It is absurd, truly, that people are rejecting the very foundation of the rights that they assume. They tear down structures and institutions without realizing that they are unraveling the very things that have produced and protected the concepts they take for granted. They are dangerous in that they are too dumb to realize that everything they believe currently did not originate within them. Everything, even their ingratitude, and resentment of authority is a product of the times they are in,

They are not free, they are just ignorant of the collective consciousness that nourished and created their grand delusion of independence. Or, worse, they only recognize the negative contributions of the system without ever considering the benefits. They are not so pure or undefiled either, they have their own motivations and are woefully lacking in self-awareness. It is only a lack of humility, an idea that there is nothing to be gained in deferral to an elder or expert, that the individual knows all simply because they have basic reading comprehension and elementary knowledge.

Sadly, the erosion of confidence in the collective, mistrust of authority in general, does not make the individual any more competent than the system that created them. It doesn’t mean that they are themselves better qualified to be arbiters of truth than the hierarchies of flawed individuals that they aim to replace with their papacy of one. But it does destroy our chance for unity, it does make individuals extremely vulnerable to the deceptions of their own ego (“The heart is deceitful above all things and beyond cure.” Jeremiah 17:9 NIV) and boiled down is nothing more than self-worship.

How the West Was Lost

In the West, this ego trip may have started with the Pope asserting his own authority over the church, to unilaterally decide matters for himself without counsel and led to the Great Schism. But eventually, it trickled to ordained men doing the same in protest, relying on their own individual authority and understanding of church tradition to start their own denominations—before their attitude spread to the laity who rejected their authority as well.

The reformers, in their exuberance, eventually denied the very tradition that established the canon of Scripture and yet, through circular reasoning, still clung to the book as being authoritative simply because they believed it to be so. This led to others, more enlightened, who saw the irrationality, went a step further, rejected even the book as written by men and written by men whose authority they could not accept. The cold might be preferable to those lukewarm, at least they can’t use “well, the Spirit led me to [insert whatever]” and must attempt a rational argument instead.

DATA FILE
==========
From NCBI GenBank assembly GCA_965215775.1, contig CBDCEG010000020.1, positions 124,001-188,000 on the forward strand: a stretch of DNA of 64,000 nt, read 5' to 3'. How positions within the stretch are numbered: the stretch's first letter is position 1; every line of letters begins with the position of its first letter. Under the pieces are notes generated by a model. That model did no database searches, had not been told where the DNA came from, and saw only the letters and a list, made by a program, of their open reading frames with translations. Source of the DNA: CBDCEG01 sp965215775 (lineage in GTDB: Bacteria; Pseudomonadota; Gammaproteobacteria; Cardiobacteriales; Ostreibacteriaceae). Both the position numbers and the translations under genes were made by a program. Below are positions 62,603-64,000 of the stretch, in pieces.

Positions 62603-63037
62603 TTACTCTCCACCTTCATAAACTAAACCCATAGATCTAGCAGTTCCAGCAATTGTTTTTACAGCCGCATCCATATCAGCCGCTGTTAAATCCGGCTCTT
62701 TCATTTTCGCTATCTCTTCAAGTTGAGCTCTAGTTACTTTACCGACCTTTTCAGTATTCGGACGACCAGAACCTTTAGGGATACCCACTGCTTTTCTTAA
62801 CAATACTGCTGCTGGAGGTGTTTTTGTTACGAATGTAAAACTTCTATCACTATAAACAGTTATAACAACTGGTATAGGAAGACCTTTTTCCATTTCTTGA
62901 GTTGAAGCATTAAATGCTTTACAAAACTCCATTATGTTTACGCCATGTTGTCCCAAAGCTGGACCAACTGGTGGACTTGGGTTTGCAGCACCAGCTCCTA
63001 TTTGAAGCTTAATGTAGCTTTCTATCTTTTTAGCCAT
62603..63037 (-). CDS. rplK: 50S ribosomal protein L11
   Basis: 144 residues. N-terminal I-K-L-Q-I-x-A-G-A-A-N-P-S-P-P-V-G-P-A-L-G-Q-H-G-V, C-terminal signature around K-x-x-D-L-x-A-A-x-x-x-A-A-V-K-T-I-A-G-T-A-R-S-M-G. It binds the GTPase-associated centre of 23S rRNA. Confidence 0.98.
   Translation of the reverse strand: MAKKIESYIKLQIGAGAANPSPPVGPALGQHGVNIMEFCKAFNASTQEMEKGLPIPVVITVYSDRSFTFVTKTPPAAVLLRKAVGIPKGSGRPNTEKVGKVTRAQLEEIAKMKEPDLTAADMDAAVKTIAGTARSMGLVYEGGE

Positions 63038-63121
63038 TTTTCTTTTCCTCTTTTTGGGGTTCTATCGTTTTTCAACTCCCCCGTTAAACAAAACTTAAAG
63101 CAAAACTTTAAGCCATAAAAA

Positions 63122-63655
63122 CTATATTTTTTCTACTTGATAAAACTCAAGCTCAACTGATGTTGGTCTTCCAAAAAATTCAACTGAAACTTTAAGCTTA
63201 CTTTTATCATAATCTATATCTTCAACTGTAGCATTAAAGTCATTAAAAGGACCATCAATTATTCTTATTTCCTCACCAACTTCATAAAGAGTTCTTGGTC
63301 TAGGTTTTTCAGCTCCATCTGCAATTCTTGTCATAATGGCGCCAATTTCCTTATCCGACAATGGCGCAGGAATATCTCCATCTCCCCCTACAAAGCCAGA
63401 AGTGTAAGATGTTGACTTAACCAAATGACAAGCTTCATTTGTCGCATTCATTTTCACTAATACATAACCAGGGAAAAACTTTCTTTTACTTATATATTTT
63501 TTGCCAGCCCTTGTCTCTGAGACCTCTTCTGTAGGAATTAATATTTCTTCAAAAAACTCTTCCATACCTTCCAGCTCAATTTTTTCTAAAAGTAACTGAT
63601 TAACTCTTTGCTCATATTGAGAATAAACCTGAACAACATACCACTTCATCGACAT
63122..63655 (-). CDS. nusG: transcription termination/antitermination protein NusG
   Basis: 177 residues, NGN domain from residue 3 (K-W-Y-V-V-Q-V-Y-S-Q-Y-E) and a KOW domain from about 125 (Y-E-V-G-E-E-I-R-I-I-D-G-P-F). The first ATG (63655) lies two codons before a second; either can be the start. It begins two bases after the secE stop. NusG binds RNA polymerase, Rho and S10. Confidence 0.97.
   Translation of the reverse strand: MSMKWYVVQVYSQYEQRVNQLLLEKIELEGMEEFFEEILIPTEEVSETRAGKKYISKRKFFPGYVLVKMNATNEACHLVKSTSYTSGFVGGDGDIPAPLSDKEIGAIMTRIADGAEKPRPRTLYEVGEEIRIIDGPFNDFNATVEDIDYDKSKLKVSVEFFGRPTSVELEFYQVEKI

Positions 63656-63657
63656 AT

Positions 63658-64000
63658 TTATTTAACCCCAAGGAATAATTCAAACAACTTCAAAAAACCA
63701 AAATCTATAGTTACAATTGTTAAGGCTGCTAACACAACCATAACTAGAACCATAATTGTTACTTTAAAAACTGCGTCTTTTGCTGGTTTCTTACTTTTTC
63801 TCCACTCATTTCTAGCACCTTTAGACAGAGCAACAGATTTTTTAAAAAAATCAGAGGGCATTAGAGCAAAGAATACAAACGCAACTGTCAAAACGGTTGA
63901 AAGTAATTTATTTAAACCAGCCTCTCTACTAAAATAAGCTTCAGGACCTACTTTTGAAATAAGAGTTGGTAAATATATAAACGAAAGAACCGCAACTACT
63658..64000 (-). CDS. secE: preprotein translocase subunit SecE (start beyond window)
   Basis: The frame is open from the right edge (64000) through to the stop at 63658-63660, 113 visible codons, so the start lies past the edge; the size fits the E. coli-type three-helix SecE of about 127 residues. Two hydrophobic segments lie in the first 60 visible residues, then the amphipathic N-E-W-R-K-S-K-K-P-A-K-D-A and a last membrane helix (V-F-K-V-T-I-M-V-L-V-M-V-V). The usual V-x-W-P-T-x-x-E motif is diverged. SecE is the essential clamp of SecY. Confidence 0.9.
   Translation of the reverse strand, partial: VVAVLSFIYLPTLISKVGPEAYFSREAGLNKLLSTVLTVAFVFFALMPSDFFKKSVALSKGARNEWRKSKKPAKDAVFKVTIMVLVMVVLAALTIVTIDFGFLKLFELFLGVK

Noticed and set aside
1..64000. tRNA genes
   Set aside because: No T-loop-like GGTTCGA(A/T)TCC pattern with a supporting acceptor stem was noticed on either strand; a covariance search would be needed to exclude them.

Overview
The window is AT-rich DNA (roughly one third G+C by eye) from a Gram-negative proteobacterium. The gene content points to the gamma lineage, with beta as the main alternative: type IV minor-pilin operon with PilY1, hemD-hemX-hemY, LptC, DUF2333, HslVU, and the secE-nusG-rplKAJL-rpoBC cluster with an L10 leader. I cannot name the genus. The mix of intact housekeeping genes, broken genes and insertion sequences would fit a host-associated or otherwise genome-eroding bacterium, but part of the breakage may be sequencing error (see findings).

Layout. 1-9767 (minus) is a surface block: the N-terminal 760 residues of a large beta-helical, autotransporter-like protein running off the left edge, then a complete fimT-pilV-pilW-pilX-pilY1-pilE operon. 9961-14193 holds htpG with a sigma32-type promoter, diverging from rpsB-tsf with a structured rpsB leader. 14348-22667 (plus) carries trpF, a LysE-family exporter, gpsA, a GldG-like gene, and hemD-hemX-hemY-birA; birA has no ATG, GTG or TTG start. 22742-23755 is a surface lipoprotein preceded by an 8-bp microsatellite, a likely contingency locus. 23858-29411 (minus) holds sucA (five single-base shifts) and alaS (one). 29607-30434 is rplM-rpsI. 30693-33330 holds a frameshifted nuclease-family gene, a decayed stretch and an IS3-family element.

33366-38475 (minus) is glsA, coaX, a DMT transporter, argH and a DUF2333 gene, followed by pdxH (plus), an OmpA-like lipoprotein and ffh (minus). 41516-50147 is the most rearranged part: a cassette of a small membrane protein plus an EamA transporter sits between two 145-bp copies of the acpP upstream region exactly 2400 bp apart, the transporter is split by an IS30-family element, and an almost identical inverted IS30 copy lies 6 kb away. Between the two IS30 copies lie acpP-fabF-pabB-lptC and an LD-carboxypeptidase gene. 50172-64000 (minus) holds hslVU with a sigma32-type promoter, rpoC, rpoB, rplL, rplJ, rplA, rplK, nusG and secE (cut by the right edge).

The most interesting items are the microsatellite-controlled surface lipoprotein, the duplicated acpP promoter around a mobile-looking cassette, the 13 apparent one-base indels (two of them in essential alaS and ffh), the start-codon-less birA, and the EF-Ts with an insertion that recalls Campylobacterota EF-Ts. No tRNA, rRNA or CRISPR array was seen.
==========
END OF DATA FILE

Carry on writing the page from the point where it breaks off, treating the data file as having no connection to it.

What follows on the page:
At least the secular scientist is subject to peer review. They can’t simply declare something for themselves or rely on their cohort of like-minded advisors, like king Rehoboam who reject the advice of the elders, ran with that of his unwise cronies, and ended up creating division. A biologist, unlike the windbag pontificator in the men’s Sunday school class, has at least had to earn his credentials and must carefully make a case with evidence or will be treated as a joke by colleagues. Those feeding their own individual tastes from the Biblical smorgasbord, oblivious to their own biases being read into the text, can’t be made accountable.

Unfortunately, science and human rationality have also reached their limits. The intellectual enterprise could never answer questions of why we exist, an accumulation of facts could never fill the void left by religion, most people can’t keep up with the brightest minds in various fields and yet many (on both sides of any issue) speak more boldly than those who have spent years of rigorous study, confident because they read something on the internet. There is a growing mistrust of all authority and structure. Political ideologies push the research and echo chambers have replaced serious discussion.

For example, in climate science, there is plenty of grey area between Greta Thunberg’s emotional alarmism and the actual evidence. Sure, there may be some consensus on a current temperature trend and human contribution, but there is no such thing as settled science. At very least there is no reason to assume that warmer weather is automatically a catastrophe or the cause of all things bad. And there’s definitely some hysteria involved when you have a CNN anchor speculating, on-air, about a possible connection between an asteroid and climate change. Is it any wonder that more are dismissing the whole thing as nonsense?

On the opposite side of the coin are those who use the above, the misuse of science by media sensationalists and political activists, as a reason to dismiss all science. I’m talking, of course, of those (often religious fundamentalists) who deny what is well-known about the general shape of the planet and physics. They use a form of reasoning, they are not wholly irrational individuals and yet seem to be motivated more by their mistrust of all authority and undying trust in themselves. They are much like the far-leftist who refuse to see gender differences as real (while, in contradiction to themselves, claiming that a man with feminine traits is transgendered), they have made their own opinion an article of faith.